Haskell, D. G. 2013. Nature's case for same-sex marriage. Op Ed in New York Times. (March 29th, 2013).
Haskell, D. G. 2012. Fifty Years later: Rachel Carson’s Legacy. Op Ed in Chattanooga Times Free Press. (Sunday Edition: Oct 14th, 2012).
Haskell, D. G. 2012. Scientific American Guest Blog: The Forest Unseen: A Year’s Watch in Sewanee’s Forest. Scientific American online. (April 19th, 2012).
Haskell, D. G. 2012. A Closer Look. Essay in Sewanee Magazine. (Summer 2012 edition).
Haskell, D. G. 2012. Schuler Books Guest Blog: Wonder Increases as Speed Decreases. (May 11th, 2012).
Haskell, D. G., D. L. Wolford, and M. E. Pate, eds. 2011. Sustainable food at Sewanee: a report to the Sustainability Steering Committee
Haskell, D. G. and J. W. Pan*. 2010. The short-term effects of foot-clipping as a non-lethal method of obtaining tissue samples from terrestrial gastropods. Journal of Molluscan Studies. 76: 301-302. doi:10.1093/mollus/eyq021
Haskell, D. G. 2010. Least Terns, St. Catherine’s Island, Georgia. Wildbranch: An Anthology of Nature, Environmental, and Place-based Writing (F. Caplow and S. Cohen, eds.). University of Utah Press. [poem]
Haskell, D. G. 2010. Common Yellowthroat, Craftsbury Common, Vermont. Wildbranch: An Anthology of Nature, Environmental, and Place-based Writing (F. Caplow and S. Cohen, eds.). University of Utah Press. [poem]
Haskell, D. G. et al. 2010. Review of lease policies and proposals for reform. Sewanee Leaseholders Association report to the Community Council.
Casey, J. M.*, M. E. Wilson*, N. Hollingshead, and D. G. Haskell. 2009. The effects of exurbanization on bird and macroinvertebrate communities in deciduous forests on the Cumberland Plateau, Tennessee. International Journal of Ecology 2009: Article ID 539417. doi:10.1155/2009/539417
Haskell, D. G. and A. Adhikari*. 2009. Darwin's Manufactory Hypothesis Is Confirmed and Predicts the Extinction Risk of Extant Birds. PLoS ONE 4: e5460. doi:10.1371/journal.pone.0005460.
Thurman, C. F.*, and L. P. Shackleton*, and D. G. Haskell. 2008. Does Density of Dead Shells Predict Density of Living Anguispira cumberlandiana Lea 1840 (Gastropoda: Discidae)? American Midland Naturalist 159: 478-481.
Haskell, D. G. 2008. Bark and blood. Whole terrain. 15: 24-27
Harris, J. B. C.* and D. G. Haskell. 2008. Land Cover Sampling Biases Associated with Roadside Bird Surveys. Avian Conservation and Ecology - Écologie et conservation des oiseaux 2: e12.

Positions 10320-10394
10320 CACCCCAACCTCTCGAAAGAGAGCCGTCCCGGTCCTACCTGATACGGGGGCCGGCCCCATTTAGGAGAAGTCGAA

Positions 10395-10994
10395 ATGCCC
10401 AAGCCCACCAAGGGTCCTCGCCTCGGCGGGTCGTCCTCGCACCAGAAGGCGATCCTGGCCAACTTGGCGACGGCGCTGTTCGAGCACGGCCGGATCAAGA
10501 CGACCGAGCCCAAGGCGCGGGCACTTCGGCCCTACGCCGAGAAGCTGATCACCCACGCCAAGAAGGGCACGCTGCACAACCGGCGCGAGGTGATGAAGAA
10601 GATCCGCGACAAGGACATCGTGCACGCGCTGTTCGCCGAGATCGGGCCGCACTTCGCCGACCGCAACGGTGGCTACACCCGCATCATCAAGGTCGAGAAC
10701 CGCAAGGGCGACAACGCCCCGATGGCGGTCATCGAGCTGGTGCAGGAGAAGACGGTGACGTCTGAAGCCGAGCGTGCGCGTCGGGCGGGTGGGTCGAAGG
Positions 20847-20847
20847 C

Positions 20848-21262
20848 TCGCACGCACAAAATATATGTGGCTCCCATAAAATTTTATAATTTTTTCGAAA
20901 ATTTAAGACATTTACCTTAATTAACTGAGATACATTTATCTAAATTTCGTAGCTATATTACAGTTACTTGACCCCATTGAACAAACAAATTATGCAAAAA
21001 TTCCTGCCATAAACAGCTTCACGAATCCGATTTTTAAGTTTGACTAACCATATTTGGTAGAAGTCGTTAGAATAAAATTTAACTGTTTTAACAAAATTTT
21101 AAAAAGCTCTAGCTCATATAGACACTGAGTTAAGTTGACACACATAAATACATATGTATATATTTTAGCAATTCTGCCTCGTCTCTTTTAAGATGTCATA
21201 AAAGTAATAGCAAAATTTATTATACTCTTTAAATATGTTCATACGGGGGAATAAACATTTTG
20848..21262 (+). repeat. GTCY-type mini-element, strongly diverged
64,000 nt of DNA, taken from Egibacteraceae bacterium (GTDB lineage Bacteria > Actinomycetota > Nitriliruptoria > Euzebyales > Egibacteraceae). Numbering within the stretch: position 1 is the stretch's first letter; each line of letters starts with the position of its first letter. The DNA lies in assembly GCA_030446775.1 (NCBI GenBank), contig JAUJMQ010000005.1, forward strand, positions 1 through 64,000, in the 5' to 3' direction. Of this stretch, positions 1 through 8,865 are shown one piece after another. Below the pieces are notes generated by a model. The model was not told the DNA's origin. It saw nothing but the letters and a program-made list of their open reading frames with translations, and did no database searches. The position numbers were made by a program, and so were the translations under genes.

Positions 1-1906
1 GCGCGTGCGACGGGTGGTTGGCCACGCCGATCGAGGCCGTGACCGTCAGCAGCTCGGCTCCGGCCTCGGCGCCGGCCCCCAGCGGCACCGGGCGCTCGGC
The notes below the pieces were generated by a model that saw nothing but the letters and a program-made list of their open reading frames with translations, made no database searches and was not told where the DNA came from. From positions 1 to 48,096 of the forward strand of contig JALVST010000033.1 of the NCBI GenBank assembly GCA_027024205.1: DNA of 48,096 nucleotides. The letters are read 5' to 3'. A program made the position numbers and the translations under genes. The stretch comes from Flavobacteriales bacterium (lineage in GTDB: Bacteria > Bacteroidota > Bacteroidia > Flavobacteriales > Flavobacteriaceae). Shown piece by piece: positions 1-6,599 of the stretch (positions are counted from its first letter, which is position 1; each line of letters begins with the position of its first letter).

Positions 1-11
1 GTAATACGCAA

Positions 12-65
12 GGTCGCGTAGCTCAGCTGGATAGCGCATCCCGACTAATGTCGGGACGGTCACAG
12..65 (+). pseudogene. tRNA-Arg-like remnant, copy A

Haskell D. G., J. P. Evans, N. W. Pelkey. 2006. Depauperate Avifauna in Plantations Compared to Forests and Exurban Areas. PLoS ONE 1(1): e63. doi:10.1371/journal.pone.0000063
Scheffers, B. R.*, J. B. C. Harris*, and D. G. Haskell. 2006. Avifauna associated with ephemeral ponds on the Cumberland Plateau, Tennessee. Journal of Field Ornithology 77: 178-183
McGrath, D. A; J. P. Evans; C. K. Smith; D. G. Haskell; N. W. Pelkey; R. R. Gottfried; C. D. Brockett; M. D. Lane; & E. D. Williams. 2004. Mapping land-use change and monitoring the impacts of hardwood-to-pine conversion on the Southern Cumberland Plateau in Tennessee. Earth Interactions 8: 1-24
Haskell, D. G., 2003. A case study in conservation biology: Songbirds in the Eastern United States. Pages 55-74 in Loss of Biodiversity, S. L. Spray and K. L. McGlothlin (eds), Rowman and Littlefield Publishers.
Haskell, D. G. 2002. Begging behavior and nest predation. Pages 163-172 in The Evolution of Nestling Begging: Competition, Cooperation and Communication, J. Wright and M. L. Leonard (eds.), Kluwer Academic Press.
Evans, J. P.; N. W. Pelkey; & D. G. Haskell. 2002. An Assessment of Forest Change on the Cumberland Plateau in Southern Tennessee. Small Area Assessment Forestry Demonstration Project for the Southern Forest Resource Assessment. Final Report to U.S. Environmental Protection Agency and U.S. Fish and Wildlife Service. http://lal.sewanee.edu/research/assessment.html
Haskell, D. G.; A. M. Knupp*; & M. C. Schneider*. 2001. Nest predator abundance and urbanization. Pages 243-258 in Avian Ecology and Conservation in an Urbanizing World, J. M. Marzluff, R. Bowman, and R. Donnelly (eds.), Kluwer Academic Press.
Haskell, D. G., 2000. Effects of forest roads on the macroinvertebrate soil fauna of the Southern Appalachian mountains. Conservation Biology 14: 57-63
Haskell, D. G., 1999. The effect of predation on begging-call evolution in nestling wood warblers. Animal Behaviour 57: 893-901 [this paper is used as an example in the "Evolution of Communication" section of J. Alcock's Animal Behavior textbook]
Haskell, D. G. 1997. Learning and foraging: experiments and a model examining the area-restricted search behavior of ferrets Behavioral Ecology 8: 448-455
Haskell, D. G. 1996. Do the bright plumages of birds incur a cost due to nest predation? Evolutionary Ecology 10: 285-288
Haskell, D. G. 1995. Forest fragmentation and nest-predation: Are experiments with Japanese Quail eggs misleading? Auk 112: 767-770
Haskell, D. G. 1995. A reevaluation of the effects of forest fragmentation on rates of bird-nest predation. Conservation Biology 9: 1316-1318
Haskell, D. G. 1994. Experimental evidence that nestling begging behavior incurs a cost due to nest predation. Proceedings of the Royal Society, London, series B: Biological Sciences 257: 161-164. [this paper is used as an example in the "Parents and their Offspring" section of F. Gill's Ornithology textbook]
Haskell, D. G. 1991. Mating Preferences. Nature 352: 26. [Scientific Commentary]